In the past we’ve discussed distracted driving, in the context of texting bans and the use of iPads in cars. And, I think we can all agree that in an ideal world, when driving, people should focus only on the road. This proposition makes sense, both for purposes of our own safety and the safety of others.
Unfortunately, the reality of the situation isn’t that simple. People drive while distracted all the time, and have been doing so since the advent of cars. For example, as discussed in this Huffington Post article, driving with kids in the car can be far more distracting than, for example, talking on the phone while driving.
As explained in the article, according to the United States Department of Transportation, there are 3 main types of driver distractions:
- Visual distractions lead drivers to take their eyes off the road.
- Manual distractions lead drivers to take their hands off the wheel.
- Cognitive distractions lead drivers to take their minds off what they’re doing.
And, as explained in a recent article from thestar.com, according to some experts, “accepted” distractions such as talking while using a hands-free device are just as dangerous as those which are typically forbidden, such as using hand-held devices while driving.
In other words, any type of distraction presents a risk. That’s not to say that distracted driving should be condoned or accepted as one of the hazards of driving. Rather, the focus should be on educating people about the hazards of all types of distracted driving and passing laws that forbid people from engaging in certain distracting activities while driving.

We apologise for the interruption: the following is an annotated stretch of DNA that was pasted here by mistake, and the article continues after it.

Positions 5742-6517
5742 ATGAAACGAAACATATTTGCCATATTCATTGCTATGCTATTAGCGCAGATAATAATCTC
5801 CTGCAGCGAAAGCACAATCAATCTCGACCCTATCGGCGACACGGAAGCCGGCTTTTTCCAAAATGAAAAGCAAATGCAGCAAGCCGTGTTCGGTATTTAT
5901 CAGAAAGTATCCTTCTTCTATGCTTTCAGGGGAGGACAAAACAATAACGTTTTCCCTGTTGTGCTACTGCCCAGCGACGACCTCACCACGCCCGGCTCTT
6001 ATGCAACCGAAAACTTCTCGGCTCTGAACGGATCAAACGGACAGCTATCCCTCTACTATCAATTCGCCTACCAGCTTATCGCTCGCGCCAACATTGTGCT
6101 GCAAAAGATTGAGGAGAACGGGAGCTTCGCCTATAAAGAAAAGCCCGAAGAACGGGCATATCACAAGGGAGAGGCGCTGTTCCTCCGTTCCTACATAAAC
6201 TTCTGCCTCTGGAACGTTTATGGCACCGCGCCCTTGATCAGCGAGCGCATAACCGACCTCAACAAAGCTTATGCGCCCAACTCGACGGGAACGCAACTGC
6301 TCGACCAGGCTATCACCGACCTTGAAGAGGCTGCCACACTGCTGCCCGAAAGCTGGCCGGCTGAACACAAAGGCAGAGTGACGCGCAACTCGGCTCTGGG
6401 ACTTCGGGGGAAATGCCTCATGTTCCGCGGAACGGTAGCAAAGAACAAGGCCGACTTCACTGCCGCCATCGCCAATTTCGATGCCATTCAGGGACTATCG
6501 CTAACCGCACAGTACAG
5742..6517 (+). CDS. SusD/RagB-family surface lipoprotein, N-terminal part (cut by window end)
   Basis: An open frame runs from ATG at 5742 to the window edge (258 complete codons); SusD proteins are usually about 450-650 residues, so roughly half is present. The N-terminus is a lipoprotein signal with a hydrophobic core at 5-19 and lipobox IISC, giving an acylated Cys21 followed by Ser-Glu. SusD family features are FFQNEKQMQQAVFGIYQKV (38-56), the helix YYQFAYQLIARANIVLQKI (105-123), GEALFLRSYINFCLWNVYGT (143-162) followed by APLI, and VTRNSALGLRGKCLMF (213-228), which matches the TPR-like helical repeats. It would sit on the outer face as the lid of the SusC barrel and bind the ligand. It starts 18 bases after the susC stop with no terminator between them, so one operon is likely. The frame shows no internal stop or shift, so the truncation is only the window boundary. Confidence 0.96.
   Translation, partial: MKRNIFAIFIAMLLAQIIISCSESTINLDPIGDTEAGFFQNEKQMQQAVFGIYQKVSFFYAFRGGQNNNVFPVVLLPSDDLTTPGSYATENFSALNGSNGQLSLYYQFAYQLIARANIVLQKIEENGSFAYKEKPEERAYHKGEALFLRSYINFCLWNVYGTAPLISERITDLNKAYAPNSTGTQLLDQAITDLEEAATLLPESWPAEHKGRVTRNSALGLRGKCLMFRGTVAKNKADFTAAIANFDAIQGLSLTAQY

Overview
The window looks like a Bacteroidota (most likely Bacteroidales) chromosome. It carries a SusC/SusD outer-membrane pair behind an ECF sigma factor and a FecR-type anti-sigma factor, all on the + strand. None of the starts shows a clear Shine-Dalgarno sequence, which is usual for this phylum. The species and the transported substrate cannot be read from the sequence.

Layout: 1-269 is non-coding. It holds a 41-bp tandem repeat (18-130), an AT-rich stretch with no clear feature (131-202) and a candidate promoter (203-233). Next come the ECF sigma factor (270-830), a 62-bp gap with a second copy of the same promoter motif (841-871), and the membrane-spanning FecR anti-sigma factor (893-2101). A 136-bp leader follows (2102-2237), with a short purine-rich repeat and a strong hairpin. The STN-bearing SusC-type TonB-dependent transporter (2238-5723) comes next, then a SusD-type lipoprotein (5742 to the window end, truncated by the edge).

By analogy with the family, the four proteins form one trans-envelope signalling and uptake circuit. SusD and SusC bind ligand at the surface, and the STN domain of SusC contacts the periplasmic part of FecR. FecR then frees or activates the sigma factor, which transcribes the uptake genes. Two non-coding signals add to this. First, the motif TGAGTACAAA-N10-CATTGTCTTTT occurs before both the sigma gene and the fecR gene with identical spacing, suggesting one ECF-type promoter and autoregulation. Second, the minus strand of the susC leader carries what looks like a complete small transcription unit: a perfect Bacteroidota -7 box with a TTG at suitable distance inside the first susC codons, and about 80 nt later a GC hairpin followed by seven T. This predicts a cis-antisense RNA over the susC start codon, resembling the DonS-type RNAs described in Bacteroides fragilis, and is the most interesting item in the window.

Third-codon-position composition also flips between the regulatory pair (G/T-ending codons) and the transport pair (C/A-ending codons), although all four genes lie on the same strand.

One way that governmental agencies have addressed this problem is by discouraging the people from engaging in distracting behaviors while driving on the job. For example, as explained in this blog post from the Workers’ Compensation blog, employers are being encouraged to prohibit the use of cell phones by employees operating vehicles:
The National Institute for Occupational Safety and Health (NIOSH) is following the lead of the US Department of Labor by encouraging employers to ban cell phone use while operating vehicles. An outright prohibition and supporting legislation may lead to the prohibition of workers’ compensation benefits in many jurisdictions in the near future unless more global and radical action is taken to re-mediate this dangerous activity.
That’s certainly a step in the right direction. This is a troubling issue and one that only increases in importance as mobile devices become increasingly popular. A good balance of education and laws banning distracted driving are the keys to combating the dangers presented and making the roads safer for everyone.
- 75% drive while distracted: survey (cbc.ca)
- Distracted driving meets workplace safety [The Pump Handle] (scienceblogs.com)
- Handset Use in Cars Kills 16,000 (reuters.com)
- Texting drivers feel unsafe, but still do it (news.cnet.com)